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Tabling of Documents

“Tabling of Documents” is the first rubric under Routine Proceedings. The presentation of government reports and returns (responses) is one method by which the House of Commons obtains information. In addition to administrative documents that may be tabled in the House by Ministers, certain returns, reports and other papers are required to be laid before the House each year or session either by statute, by order of the House or pursuant to the Standing Orders.

Tabling of Documents by Ministers

A Minister, or his or her Parliamentary Secretary, may present any report or paper as long as it deals with a matter within the administrative competence of the Government. The Government is required to present:

Any document quoted by a Minister in debate, or in response to a question, must also be tabled. All documents tabled in the House by a Minister are required to be presented in both official languages.

All papers presented in the House or deposited with the Clerk are recorded in the Journals.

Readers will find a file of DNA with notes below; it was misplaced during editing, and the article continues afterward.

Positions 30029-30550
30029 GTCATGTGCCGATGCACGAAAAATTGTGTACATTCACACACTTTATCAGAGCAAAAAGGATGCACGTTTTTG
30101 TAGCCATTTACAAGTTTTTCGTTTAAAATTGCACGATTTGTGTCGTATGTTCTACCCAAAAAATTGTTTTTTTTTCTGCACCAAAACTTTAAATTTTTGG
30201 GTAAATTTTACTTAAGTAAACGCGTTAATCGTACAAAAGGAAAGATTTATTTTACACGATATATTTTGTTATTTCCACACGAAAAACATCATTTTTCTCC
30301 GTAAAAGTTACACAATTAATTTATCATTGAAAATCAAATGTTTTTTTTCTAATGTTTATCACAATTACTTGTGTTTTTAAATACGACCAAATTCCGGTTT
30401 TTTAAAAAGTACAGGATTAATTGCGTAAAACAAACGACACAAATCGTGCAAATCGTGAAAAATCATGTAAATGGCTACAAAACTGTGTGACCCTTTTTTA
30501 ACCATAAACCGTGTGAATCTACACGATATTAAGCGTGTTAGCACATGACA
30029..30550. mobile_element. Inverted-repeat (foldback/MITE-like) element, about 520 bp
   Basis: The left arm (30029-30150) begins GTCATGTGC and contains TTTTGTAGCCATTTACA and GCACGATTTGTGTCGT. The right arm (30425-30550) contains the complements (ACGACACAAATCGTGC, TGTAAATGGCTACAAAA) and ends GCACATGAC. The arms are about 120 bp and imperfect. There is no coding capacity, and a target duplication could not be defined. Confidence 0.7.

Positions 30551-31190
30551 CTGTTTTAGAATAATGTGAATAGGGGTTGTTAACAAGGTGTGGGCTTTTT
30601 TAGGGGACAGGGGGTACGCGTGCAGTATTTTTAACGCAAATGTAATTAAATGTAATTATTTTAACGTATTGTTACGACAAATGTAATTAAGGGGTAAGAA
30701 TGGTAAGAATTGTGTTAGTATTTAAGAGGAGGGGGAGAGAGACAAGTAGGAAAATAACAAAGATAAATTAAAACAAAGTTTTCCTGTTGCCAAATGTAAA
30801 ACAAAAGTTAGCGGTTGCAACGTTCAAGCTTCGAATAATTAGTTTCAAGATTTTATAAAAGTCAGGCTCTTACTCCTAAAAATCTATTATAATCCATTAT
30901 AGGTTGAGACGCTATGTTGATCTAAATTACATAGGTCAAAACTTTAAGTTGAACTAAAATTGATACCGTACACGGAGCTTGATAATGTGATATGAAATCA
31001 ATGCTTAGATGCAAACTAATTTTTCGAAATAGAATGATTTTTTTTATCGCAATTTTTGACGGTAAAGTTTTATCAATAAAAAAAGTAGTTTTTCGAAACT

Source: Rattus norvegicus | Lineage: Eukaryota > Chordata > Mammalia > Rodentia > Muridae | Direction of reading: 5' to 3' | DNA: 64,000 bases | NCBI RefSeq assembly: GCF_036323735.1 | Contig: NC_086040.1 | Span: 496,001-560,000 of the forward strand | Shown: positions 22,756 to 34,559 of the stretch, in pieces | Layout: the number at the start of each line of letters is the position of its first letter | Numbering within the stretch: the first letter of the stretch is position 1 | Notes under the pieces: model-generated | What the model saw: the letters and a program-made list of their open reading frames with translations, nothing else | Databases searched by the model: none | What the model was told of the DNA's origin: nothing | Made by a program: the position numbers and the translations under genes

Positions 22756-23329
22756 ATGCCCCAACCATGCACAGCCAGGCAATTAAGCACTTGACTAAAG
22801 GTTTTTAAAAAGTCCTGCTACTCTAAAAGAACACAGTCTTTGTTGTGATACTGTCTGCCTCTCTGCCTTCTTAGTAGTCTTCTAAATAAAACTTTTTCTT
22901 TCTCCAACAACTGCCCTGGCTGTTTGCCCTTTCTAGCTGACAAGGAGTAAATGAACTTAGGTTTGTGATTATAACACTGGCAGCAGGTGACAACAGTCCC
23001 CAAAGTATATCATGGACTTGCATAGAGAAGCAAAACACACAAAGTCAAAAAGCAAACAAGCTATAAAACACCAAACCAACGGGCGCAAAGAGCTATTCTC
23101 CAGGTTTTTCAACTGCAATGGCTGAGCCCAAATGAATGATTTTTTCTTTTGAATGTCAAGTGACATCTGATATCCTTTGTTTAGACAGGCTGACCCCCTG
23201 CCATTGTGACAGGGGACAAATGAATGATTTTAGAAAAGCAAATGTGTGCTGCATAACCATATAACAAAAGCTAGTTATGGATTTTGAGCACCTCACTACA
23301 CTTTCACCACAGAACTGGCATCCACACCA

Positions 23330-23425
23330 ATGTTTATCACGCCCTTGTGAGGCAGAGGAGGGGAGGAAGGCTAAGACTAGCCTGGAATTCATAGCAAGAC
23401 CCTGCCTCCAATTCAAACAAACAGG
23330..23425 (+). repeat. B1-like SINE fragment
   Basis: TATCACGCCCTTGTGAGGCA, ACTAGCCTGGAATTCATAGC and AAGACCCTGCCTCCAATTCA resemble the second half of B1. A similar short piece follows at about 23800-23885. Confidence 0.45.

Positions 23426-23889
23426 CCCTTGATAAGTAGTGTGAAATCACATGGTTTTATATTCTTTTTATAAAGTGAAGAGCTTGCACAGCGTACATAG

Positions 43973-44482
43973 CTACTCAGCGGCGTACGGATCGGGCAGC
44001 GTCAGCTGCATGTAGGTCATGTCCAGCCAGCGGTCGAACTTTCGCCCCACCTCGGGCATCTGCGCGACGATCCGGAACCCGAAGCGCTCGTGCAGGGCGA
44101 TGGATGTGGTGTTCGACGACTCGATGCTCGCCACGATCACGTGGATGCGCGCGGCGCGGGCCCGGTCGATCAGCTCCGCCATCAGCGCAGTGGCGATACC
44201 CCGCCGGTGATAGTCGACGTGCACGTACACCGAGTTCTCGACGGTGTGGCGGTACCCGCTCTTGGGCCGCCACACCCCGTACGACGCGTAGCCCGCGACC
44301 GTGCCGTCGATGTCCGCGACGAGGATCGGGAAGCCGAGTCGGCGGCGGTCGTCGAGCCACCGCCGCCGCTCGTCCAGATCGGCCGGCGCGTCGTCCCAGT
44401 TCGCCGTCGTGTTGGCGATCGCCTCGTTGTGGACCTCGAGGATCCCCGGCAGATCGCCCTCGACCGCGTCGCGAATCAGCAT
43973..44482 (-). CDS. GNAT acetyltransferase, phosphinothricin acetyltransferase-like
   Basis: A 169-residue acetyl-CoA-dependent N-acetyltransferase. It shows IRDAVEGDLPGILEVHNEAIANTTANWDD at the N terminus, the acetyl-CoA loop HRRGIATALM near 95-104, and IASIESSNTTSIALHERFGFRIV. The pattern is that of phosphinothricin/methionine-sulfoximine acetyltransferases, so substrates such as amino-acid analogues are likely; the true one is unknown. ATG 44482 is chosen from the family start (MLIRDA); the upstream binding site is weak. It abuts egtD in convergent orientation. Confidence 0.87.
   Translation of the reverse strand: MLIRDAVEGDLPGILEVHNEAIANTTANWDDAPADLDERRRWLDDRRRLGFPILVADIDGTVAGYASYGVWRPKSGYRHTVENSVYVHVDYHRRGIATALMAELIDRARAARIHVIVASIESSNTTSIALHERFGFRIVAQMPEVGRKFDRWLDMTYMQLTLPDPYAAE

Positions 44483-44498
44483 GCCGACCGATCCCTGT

Front Door vs. Back Door Tabling

Tabling of documents in the Commons Chamber is often referred to as “front door” tabling. Papers required to be tabled may also be deposited by a Minister with the Clerk of the House on any sitting day. This is known as “back door” tabling.

Tabling of Documents by Private Members

Private Members are normally not allowed to table documents. However, Members have been allowed on occasion to table documents with the unanimous consent of the House; such documents have typically been tabled in only one of the official languages.

Tabling of Documents by the Speaker

The Speaker tables documents:

Tabling of Documents During Periods of Adjournment

During periods of adjournment, Ministers are permitted to deposit with the Clerk of the House, on the Wednesday following the 15th day of any month, any returns, reports or other papers required to be laid before the House.

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